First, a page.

Leaving San Francisco, Part One 

Not the view I left behind. Thank goodness it’s a friend’s view I can visit whenever I need a fix of San Francisco’s sweeping views.

When I left San Francisco, I did it knowing without saying that I would this time most likely never be able to move back again. I had taken it for granted after previous moves away from the city that I could always move back when I had had enough of somewhere else and couldn’t stand to be away from it any longer. That is no longer true, as rents have continued to sky rocket since my reluctant departure.  I left for the East Bay and Oakland, where I grew up, knowing I was going back for good reasons: affordability, peace and quiet, warmer weather, mellow people/neighbors, and a sense of home. Oakland is my hometown.
This time the thought that I was moving from the city I had spent my entire adolescence dreaming of moving to, back to the town where I had dreamed big dreams of city life by the bay, did not escape me.
Now when I commute into the city, following in my late father’s footsteps (and sitting on the same BART train seats on some days), after five years of it, I can’t get home in the evenings fast enough. Back to the relative calm and quiet of downtown Oakland. Living close to Lakeside Park, I hear the birds each morning and evening, and the crickets sing late into the night on the hot summer nights.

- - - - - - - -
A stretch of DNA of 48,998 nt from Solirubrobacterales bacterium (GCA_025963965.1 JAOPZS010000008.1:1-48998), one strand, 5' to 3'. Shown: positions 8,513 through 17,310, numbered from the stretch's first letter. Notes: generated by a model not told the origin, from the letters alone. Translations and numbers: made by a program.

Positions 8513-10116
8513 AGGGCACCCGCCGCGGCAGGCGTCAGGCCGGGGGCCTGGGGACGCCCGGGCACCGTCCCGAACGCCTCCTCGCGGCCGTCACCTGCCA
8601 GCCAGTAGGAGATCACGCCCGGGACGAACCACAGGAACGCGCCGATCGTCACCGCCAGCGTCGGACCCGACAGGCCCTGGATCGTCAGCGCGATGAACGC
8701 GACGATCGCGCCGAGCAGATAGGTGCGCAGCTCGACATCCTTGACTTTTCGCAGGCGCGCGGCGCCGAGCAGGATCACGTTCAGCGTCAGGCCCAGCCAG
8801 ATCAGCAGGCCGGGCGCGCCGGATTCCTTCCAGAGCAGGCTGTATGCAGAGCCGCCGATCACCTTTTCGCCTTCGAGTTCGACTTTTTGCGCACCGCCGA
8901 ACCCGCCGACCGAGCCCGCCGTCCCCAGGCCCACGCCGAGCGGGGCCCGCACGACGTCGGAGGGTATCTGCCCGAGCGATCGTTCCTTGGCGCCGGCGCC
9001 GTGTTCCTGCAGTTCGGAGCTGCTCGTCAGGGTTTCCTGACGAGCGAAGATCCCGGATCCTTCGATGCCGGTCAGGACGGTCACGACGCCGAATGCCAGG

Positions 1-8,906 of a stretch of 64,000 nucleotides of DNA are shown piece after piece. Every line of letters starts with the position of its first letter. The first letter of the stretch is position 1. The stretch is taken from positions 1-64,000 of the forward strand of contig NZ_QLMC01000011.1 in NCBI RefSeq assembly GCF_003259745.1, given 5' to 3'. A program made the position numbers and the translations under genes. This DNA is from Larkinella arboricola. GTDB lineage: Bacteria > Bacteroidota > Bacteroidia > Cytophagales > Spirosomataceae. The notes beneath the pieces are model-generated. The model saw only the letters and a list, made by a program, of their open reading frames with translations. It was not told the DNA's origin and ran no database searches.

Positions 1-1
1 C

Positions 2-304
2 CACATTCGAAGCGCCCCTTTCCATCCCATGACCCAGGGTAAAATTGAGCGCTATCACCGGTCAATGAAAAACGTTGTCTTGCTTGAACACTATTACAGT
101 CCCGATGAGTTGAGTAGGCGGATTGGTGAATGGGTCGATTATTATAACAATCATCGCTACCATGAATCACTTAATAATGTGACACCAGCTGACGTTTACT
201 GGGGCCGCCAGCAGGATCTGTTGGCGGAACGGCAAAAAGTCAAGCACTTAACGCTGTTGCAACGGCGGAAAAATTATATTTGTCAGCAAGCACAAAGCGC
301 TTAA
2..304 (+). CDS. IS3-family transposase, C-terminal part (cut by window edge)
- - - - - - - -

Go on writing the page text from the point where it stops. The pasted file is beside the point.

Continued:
An urban canyon in the Financial District.

But I do miss the city when I’m there and I glance up at a building on Market Street. Or when I walk through a neighborhood I once worked or lived or loved in. And this feeling passes quickly as I realize I don’t really miss this city. I miss the city that once was. The city we will never see again.
It’s not all  fault of Tech culture and its tech bros, though. (Although it could  be). Some of it is just history happening and the cyclical passage of time. Some of it is–I got older over the past 25 years. A lot of it is looking into a homeless person’s eyes when I tell them that, sorry, I don’t carry cash. Which is not entirely true. I do occasionally carry ones to pay the casual carpool drivers coming over to the city in the mornings.
I was raised from an early age to love and worship from afar-across the San Francisco Bay-the city of San Francisco. Stories told by grandpa and dad, and trips to the city to ride the streetcars and go to the zoo, look out at the ocean, climb the hill to the Cliff House and hear tell of Adolph Sutro. It all added up to a kid who thought it was a magical place.

Yep. Me and mom and a cable car, circa 1970. Photo snapped by dad.

What does it mean to be a multi-generational San Franciscan, and to be the last of our family to live in the Bay Area? I would still be living in San Francisco if the rents hadn’t gotten so damn high. I moved back across the bay to Oakland when it seemed like the city was getting too dirty, too depersonalised,too uncaring for its people. I moved from an apartment down the hill from the address on Leavenworth Street occupied by my family only a few generations before I came along.

I
A last glance back at the miniscule studio apartment I left in 2011. I was paying $975 a month. By now it could easily be $1400, a price I could never afford.